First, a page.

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Standard deviation is used in analysing statistics and is a measure of the variation from the data set to the mean
– the bigger the variation, the higher the standard deviation. When conducting a research study, a low variation is ideal because it indicates a low range in the data set and that all the points of data are similar. A higher deviation suggests a less reliable research study because the data points are more spread out.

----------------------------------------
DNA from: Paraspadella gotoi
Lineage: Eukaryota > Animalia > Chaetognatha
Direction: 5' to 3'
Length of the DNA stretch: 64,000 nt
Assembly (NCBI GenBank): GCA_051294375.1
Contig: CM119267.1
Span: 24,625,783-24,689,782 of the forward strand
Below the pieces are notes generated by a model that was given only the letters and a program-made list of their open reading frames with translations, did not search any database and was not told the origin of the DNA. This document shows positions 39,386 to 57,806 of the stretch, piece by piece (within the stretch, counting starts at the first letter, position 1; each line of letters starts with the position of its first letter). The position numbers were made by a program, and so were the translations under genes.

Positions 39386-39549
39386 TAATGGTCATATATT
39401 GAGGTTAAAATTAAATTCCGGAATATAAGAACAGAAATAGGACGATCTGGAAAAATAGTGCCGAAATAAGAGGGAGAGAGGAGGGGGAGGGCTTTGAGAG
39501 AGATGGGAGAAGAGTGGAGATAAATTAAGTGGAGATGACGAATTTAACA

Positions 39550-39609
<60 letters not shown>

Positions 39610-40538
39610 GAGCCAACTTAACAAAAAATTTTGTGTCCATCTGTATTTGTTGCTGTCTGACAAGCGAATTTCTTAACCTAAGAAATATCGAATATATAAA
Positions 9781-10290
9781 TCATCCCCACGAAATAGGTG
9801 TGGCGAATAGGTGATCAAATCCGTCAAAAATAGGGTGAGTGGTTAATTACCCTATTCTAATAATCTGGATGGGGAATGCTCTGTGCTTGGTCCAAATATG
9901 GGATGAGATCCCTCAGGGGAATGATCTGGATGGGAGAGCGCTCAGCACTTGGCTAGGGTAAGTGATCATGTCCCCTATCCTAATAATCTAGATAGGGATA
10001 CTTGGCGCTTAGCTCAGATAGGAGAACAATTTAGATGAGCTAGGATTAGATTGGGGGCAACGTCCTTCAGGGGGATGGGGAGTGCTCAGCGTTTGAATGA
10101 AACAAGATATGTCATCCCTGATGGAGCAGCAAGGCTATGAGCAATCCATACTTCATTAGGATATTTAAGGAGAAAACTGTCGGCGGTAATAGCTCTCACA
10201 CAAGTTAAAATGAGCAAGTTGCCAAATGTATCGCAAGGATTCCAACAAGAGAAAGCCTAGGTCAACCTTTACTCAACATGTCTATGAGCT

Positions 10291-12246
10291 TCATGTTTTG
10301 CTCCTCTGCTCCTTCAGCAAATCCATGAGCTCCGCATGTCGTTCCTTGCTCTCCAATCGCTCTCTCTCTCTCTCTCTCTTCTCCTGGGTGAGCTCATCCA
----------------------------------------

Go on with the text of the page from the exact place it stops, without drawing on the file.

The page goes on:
When presenting research findings after the study is completed, researchers will often use the mean to show the results as it is easier to understand. However, the mean can be misleading as a whole set of data is represented as a single figure. When a set of data is presented as a mean or average, standard deviation should also be used to add more information. For example, if eight friends shared a pizza with eight slices, the mean number of slices each person gets will be one. However, the standard deviation is one slice, meaning someone didn’t get a slice and someone else got two. The use of standard deviation changes the statistic, even though it is actually the same. Presenting the standard deviation, alongside the mean, will give more information and be just as simple to understand.
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